During a meeting with my new cardiologist, I was struck by his speech to me about genetics impacting my cholesterol issues and heart attack. Being weary of this genetics conversation he mentioned that the liver can’t handle more than it can flush out of the body. Whatever doesn’t get flushed out–cholesterol for example–will land up in your heart arteries. I think I missed what he said after that because no one had ever mentioned that there were connections between these organs.
When I got home after the appointment the first thing I did was start searching. What IS this fatty liver thing? And why would doctors wait until someone has a heart attack or their arteries are filling up before they start looking at ways to help people. Honestly, if someone mentioned that my liver couldn’t process sugar and fat like a normal person, I would have REALLY done something different.
First, I would have looked into what it takes to support my liver. The liver fact changes the game for me. I understand what it means when it isn’t working. Because I have to tell you…just being told to watch my cholesterol numbers didn’t do it for me. Now I know that I don’t want to push my liver beyond it’s capacity. I don’t want poison in my system.
THIS ALL MAKES SENSE NOW!! This new should change your life and eating habits.
It’s a little late since I have one stent, and another artery at 80% capacity. But I’m going to make permanent changes. Here’s some information for you about this “Non-alcoholic fatty liver”. The content is from Dr. Mark Hyman’s site. http://drhyman.com/blog/2013/09/26/fatty-liver-90-million-americans/
The most common disease in America is something you probably never heard of, but it affects 90 million Americans and is a major risk factor for diabetes, heart attacks, and even cancer.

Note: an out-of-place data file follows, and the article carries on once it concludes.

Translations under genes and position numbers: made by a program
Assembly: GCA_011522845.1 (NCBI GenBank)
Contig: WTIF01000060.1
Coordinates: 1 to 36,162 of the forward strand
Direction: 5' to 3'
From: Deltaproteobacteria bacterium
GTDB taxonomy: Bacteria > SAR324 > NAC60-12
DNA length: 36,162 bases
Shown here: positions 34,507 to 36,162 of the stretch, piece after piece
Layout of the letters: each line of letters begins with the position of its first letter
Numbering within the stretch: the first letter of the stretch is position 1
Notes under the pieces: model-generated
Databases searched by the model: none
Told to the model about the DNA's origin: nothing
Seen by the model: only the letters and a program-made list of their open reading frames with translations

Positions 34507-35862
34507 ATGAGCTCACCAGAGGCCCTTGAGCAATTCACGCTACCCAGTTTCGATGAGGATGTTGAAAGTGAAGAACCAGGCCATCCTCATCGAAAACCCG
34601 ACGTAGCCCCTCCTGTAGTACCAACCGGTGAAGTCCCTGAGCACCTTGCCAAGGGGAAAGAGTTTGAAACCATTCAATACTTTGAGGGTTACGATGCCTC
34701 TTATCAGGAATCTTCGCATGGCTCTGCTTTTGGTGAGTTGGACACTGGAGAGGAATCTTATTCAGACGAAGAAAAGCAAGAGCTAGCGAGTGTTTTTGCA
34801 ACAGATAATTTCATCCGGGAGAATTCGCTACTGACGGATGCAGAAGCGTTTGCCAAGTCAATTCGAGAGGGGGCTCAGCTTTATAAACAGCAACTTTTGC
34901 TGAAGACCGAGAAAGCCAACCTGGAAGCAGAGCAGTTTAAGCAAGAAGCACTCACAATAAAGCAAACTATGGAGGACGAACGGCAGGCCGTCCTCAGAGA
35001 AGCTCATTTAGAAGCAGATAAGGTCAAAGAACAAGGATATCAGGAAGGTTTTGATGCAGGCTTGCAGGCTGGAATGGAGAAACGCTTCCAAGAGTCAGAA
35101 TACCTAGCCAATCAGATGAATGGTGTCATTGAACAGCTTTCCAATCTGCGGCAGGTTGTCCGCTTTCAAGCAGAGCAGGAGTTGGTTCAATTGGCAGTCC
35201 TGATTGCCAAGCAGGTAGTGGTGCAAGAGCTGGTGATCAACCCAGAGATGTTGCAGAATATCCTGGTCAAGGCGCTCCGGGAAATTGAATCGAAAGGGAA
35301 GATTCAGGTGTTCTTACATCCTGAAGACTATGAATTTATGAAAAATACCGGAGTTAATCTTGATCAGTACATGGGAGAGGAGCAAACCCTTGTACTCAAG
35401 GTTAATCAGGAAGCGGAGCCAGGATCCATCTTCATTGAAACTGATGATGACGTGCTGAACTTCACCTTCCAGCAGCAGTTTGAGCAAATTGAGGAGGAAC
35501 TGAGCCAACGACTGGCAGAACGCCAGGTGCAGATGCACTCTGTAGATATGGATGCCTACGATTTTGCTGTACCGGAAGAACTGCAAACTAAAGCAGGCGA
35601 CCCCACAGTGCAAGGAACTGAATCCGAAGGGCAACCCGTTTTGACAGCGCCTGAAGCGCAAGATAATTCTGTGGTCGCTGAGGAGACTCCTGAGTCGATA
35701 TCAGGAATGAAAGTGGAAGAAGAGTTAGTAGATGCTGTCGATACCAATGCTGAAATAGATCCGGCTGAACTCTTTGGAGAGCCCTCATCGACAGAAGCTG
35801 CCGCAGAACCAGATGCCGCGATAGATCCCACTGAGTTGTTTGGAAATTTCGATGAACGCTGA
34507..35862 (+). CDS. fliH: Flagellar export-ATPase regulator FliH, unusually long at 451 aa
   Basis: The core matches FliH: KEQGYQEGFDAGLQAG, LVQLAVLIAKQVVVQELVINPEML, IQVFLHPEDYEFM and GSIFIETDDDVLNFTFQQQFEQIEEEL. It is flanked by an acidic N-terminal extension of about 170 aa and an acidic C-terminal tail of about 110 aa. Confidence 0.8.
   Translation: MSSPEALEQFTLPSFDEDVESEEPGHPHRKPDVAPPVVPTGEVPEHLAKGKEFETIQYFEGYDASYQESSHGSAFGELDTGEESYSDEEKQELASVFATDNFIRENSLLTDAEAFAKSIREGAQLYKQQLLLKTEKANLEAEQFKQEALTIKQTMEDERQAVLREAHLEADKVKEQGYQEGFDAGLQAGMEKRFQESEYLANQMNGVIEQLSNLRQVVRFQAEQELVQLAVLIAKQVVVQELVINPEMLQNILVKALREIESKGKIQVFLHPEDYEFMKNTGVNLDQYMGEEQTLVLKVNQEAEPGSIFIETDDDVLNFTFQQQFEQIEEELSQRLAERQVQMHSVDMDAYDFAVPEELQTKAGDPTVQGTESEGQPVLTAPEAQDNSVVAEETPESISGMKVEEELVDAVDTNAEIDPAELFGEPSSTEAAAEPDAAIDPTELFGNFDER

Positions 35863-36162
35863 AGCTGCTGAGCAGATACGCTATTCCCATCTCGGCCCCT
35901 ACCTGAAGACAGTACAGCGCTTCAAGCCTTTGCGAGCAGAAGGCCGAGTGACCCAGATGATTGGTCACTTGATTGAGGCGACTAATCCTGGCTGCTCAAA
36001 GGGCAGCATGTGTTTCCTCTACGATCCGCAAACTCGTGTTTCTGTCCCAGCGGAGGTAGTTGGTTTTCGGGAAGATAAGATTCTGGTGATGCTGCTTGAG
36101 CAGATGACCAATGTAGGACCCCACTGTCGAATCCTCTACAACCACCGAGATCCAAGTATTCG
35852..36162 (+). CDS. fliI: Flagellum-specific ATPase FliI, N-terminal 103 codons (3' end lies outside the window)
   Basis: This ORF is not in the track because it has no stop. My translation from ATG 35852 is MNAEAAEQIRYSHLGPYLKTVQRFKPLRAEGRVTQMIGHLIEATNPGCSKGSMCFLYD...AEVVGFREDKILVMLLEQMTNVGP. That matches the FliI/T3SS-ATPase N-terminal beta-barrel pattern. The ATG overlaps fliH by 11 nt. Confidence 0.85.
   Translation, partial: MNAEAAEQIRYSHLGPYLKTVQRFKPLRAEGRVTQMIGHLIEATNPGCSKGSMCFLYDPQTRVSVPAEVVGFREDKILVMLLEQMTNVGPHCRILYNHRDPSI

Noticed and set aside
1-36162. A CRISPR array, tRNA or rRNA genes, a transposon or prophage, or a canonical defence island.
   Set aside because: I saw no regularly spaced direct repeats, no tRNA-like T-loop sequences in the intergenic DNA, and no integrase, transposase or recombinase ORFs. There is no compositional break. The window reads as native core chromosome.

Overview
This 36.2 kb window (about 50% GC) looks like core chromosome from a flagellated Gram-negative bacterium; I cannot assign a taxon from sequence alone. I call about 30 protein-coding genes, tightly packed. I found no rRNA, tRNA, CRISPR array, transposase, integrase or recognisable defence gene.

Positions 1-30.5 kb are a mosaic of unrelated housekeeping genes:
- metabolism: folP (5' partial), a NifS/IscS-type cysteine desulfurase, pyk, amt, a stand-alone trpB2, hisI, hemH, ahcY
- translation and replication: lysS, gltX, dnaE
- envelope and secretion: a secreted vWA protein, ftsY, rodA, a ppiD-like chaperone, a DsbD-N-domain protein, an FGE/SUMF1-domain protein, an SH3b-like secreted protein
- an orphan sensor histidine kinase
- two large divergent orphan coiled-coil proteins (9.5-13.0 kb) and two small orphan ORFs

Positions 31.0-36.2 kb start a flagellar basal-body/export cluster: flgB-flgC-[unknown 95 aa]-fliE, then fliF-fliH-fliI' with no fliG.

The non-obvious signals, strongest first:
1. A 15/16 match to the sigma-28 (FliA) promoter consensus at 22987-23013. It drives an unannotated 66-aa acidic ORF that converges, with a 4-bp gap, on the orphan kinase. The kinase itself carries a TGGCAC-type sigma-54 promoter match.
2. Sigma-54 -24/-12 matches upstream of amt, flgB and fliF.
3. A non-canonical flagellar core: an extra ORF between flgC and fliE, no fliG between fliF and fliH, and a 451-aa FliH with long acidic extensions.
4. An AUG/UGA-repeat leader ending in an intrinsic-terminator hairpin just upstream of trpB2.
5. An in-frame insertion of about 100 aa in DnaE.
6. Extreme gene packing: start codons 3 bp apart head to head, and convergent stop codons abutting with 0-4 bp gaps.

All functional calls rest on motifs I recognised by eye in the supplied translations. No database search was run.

It is called NALFD (non-alcoholic fatty liver disease) or fatty liver, for short, and is caused by the 152 pounds of sugar and 146 pounds of flour in our diet.
How do you know if you have it? What’s causing it? And how do you fix it? Do you exercise, take drugs, change your diet, or take supplements to fix it?
Many of you are probably wondering, “What is a fatty liver?” Some of you may have heard of foie gras. Foie gras is the French term for fatty liver that is used to describe a delicacy made from duck or goose liver. What happens to the livers of these animals as a result of the controversial practice of overfeeding is what you could be doing to your own liver, unknowingly. For those people who have this disease, essentially what they have is a liver that is full of fat, and that is a major cause of chronic disease and inflammation in the body.
How is it that we live in a country where fatty liver is the single most common disease, but most people have never even heard of it? 70 to 90 million Americans have a fatty liver and almost none of them know they have it. In fact, you might have it, as well, and not even know it.
What causes it?
In order to make foie gras, ducks or geese are force-fed sugar in the form of corn and starch—a sad practice. In the body, this sugar turns on a fat-production factory in the liver, a process known as lipogenesis, which is the body’s normal response to sugar. Fructose actually ramps up the lipogenesis response.
The high fructose corn syrup found in our processed foods is the single biggest cause of fatty liver. Soda, which, frighteningly, is the number one source of calories in the American diet, is, then, the biggest cause of fatty liver.
How do you know if you have it?
There are blood tests available that can detect a fatty liver. You can also see it on an ultrasound. And if your test comes back abnormal, you are in trouble. But even if your test comes back normal, you might not be out of the woods. It’s important to know that a liver function test doesn’t always detect a fatty liver. An ultrasound can be more sensitive.
The bottom line is, if you eat a lot of sugar and flour, if you have a little bit of belly fat, or if you crave carbs, starch, and sugar, you probably have this.